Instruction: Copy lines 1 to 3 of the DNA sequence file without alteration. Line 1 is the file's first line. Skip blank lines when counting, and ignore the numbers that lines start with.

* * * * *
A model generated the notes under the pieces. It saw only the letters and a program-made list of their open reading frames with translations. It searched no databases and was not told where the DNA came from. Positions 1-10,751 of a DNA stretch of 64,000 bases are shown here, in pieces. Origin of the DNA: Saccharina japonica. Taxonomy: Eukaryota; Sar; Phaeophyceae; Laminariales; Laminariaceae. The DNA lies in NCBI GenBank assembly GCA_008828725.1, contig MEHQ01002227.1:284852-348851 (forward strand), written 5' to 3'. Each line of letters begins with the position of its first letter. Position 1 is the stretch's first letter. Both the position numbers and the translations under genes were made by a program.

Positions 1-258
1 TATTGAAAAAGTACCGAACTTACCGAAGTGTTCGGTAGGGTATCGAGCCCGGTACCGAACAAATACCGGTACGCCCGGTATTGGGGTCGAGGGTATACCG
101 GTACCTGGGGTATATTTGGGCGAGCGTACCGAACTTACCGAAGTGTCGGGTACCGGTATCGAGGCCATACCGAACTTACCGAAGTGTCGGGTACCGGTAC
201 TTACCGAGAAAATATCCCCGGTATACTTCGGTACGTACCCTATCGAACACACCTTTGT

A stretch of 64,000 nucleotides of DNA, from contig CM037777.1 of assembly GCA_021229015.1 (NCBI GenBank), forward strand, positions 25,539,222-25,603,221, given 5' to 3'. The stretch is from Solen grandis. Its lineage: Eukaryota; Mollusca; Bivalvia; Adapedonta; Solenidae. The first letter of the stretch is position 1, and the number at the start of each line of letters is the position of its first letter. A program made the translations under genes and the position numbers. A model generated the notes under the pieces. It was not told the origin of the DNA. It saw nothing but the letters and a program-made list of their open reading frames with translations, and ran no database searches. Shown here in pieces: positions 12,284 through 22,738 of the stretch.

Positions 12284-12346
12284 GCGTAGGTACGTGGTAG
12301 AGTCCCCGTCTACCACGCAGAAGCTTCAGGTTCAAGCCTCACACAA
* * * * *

A model generated the notes under the pieces. It saw only the letters and a program-made list of their open reading frames with translations. It searched no databases and was not told where the DNA came from. Positions 1-10,751 of a DNA stretch of 64,000 bases are shown here, in pieces. Origin of the DNA: Saccharina japonica. Taxonomy: Eukaryota; Sar; Phaeophyceae; Laminariales; Laminariaceae. The DNA lies in NCBI GenBank assembly GCA_008828725.1, contig MEHQ01002227.1:284852-348851 (forward strand), written 5' to 3'. Each line of letters begins with the position of its first letter. Position 1 is the stretch's first letter. Both the position numbers and the translations under genes were made by a program.

Positions 1-258
1 TATTGAAAAAGTACCGAACTTACCGAAGTGTTCGGTAGGGTATCGAGCCCGGTACCGAACAAATACCGGTACGCCCGGTATTGGGGTCGAGGGTATACCG